Searching for boosted tops

This plot shows the mjet1 versus mjet2 distribution for the data taken in this experiment.

At CDF, protons of energy 1 TeV, or 1 trillion electronvolts, collided with antiprotons of equal energy.

In many of these events, we observe a phenomenon called a jet. A jet is a spray of particles all moving in the same direction and typically originating from a practically massless subatomic particle, which is why it is also expected to have a low mass. It is fascinating that in some cases these jets have masses that are a substantial fraction of their energy.

Scientists have studied events in which a very large fraction — at least 40 percent — of the collision energy is transformed into just two such jets. Based on the internal structure of these jets, we have found that they appear mostly to come from very energetic quarks.

There are six different flavors of quarks, with five of the six having masses that are small compared to the masses of the jets we see in these two-jet (or “dijet”) events.

If these jets originate from the lighter quarks, then we would expect to see a high occurrence of jets with low masses. The above figure plots the masses of one jet against the other, and indeed we see that most of the events in our sample have two jets where each has a mass between 40 and 60 GeV/c2, or between 50 and 70 proton masses. This amount of mass is consistent with predictions of quantum chromodynamics, the theory describing the strong interaction.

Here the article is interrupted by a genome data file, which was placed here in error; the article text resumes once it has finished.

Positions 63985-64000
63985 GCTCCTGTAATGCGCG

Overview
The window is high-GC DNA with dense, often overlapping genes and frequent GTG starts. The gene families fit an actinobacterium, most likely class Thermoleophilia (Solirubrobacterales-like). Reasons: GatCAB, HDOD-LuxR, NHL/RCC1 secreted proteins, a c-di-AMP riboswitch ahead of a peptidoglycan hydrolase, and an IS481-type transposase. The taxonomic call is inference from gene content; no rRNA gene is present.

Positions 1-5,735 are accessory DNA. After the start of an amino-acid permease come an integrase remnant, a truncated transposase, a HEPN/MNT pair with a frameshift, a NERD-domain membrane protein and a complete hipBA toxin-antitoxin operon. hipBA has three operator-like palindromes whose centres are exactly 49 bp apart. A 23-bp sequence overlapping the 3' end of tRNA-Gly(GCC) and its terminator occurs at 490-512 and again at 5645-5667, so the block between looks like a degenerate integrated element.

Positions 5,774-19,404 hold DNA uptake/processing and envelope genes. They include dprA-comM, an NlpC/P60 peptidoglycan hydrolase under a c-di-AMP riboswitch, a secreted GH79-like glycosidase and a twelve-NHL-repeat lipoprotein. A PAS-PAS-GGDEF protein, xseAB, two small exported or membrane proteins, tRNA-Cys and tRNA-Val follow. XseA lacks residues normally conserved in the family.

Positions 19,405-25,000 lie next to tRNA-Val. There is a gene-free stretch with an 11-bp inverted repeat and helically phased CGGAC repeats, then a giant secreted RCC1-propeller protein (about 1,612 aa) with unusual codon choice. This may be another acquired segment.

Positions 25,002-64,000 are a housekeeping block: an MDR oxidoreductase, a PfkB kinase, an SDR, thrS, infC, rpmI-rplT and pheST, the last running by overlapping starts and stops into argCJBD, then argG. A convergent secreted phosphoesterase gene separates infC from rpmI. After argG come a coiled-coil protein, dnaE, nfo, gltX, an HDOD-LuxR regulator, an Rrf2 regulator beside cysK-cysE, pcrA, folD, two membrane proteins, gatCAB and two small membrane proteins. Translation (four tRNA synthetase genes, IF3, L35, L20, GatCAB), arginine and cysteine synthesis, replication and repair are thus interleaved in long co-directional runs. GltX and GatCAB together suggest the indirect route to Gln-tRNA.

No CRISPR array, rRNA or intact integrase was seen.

But what if some of these massive two-jet events were really coming from the production of the super-massive top quark, which has a mass of 173.34 ± 0.76 GeV/c2? We then would expect to see a cluster of events in which both jets had masses between about 140 and 200 GeV/c2. Although there are roughly 30 such events in our data, as seen in the figure, it is only slightly more than we might have expected from the very occasional production of two very massive jets from the lighter quarks.

We can use these data to set an upper limit on the rate of top quarks being produced at these very high energies at about 40 femtobarns, or no more often than about one collision in every trillion. Our current understanding of the strong interactions is that the expected rate of top quark production corresponding to two-jet events is about 5 femtobarns.

Learn more

These CDF physicists contributed to this data analysis. Top row from left: Raz Alon and Ehud Duchovni (Weizmann Institute of Science, Rehovot, Israel). Second row: Gilad Perez (Weizmann Institute of Science, Rehovot, Israel). and Pekka Sinervo (University of Toronto).